In 1998, a Canadian oil and gas corporation (then PanCanadian Petroleum, now EnCana Corporation) announced to implement a large scale EOR project in an oilfield near Weyburn, Saskatchewan, using CO2 captured from a coal gasification power plant. This provided a chance to demonstrate and study a large-scale geological storage project and to provide the data to evaluate the safety, technical and economical feasibility of such storage.
The overall objective of the Weyburn project is to predict and verify the ability of an oil reservoir to store CO2. The work has focused on understanding the mechanisms of CO2 distribution and containment within the reservoir and the degree to which CO2 can be permanently stored. The expertise obtained can be used when selecting other storage sites.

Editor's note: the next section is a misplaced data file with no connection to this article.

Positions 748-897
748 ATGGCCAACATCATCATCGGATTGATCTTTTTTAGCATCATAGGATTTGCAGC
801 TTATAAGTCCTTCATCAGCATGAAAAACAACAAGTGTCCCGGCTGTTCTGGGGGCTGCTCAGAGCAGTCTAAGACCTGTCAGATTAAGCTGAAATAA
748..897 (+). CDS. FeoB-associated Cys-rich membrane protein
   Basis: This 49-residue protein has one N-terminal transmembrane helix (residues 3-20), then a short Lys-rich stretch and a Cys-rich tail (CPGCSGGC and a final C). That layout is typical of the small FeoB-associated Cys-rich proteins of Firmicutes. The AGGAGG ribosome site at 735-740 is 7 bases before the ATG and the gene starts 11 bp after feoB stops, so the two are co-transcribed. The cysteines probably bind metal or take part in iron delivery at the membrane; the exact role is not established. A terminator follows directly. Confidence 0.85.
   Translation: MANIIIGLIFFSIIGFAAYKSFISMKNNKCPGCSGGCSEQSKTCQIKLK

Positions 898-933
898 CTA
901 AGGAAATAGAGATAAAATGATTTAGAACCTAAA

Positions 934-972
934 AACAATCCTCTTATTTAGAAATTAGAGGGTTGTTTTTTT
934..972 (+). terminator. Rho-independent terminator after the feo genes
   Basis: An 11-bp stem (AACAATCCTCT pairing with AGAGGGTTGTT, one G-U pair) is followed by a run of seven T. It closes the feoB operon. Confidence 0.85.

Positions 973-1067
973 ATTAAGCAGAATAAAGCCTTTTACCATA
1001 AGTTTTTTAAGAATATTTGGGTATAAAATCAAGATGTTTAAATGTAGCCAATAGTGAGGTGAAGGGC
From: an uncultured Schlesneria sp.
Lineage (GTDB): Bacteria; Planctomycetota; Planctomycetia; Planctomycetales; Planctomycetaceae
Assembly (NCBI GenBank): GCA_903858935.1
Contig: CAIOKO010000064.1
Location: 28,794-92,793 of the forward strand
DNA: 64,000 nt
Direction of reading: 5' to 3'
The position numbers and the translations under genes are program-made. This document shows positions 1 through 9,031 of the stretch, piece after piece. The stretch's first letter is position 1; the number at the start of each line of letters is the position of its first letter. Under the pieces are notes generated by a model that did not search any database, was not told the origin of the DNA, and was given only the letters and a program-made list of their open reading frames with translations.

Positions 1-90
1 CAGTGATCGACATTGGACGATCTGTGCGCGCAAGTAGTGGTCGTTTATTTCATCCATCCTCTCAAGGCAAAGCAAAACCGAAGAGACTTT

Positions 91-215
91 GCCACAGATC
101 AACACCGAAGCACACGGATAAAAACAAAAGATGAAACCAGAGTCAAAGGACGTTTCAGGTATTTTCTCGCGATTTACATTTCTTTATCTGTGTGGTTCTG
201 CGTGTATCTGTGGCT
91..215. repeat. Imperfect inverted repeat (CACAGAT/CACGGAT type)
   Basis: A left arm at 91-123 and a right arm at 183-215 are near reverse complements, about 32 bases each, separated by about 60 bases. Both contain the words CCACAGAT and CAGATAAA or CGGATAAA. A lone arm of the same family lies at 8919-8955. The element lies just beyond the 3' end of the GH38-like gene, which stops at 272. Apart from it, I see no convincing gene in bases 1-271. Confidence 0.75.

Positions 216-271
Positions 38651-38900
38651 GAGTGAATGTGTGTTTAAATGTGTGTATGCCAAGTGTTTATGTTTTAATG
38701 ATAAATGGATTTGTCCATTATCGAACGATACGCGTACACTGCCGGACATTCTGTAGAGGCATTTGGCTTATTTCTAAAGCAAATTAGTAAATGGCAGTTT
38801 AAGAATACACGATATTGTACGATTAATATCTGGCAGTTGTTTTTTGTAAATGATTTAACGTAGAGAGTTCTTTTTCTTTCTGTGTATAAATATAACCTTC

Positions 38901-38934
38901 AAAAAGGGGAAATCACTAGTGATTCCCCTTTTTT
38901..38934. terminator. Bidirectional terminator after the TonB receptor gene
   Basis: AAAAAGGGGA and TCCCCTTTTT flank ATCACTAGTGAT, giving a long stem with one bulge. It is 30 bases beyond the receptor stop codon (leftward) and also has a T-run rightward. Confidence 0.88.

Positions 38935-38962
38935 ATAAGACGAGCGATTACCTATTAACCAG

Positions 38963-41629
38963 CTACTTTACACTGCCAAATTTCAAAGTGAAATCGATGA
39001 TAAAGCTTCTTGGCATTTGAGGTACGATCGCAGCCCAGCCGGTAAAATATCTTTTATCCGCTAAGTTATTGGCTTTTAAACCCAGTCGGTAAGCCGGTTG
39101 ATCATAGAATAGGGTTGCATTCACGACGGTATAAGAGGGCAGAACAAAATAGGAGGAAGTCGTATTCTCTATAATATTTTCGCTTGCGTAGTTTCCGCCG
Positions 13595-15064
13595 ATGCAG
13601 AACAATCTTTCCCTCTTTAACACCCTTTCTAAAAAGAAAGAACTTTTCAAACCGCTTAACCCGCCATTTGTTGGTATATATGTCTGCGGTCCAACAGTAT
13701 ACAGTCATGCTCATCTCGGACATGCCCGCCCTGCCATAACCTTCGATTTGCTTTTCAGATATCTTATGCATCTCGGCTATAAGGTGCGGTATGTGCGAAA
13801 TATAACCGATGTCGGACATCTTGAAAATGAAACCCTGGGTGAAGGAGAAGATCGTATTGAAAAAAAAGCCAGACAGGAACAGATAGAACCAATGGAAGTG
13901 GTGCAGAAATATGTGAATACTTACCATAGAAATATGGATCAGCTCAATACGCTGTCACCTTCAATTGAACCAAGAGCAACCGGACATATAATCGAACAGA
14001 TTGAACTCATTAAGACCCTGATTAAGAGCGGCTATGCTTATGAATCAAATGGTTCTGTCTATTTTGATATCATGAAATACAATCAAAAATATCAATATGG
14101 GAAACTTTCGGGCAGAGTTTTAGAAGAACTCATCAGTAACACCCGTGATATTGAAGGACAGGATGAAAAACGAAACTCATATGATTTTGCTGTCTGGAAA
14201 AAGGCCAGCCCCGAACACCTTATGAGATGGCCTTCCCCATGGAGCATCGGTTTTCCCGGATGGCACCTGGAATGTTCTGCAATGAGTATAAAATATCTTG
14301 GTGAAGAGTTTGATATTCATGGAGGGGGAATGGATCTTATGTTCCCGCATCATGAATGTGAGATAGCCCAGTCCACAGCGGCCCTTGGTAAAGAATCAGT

The Weyburn oil fied lies on the northwestern rim of the Williston Basin, 16 km south east of Weyburn. The oilfield began operation in 1954, currently there are about 650 production and water injection wells in opration. Average daily crude oil production is about 18,200 barrels. The field is in production decline, in order to keep the field viable CO2 injection began in 2000. Now, the commercial oil recovery project is also a demonstration project for CO2 storage in an oilfield.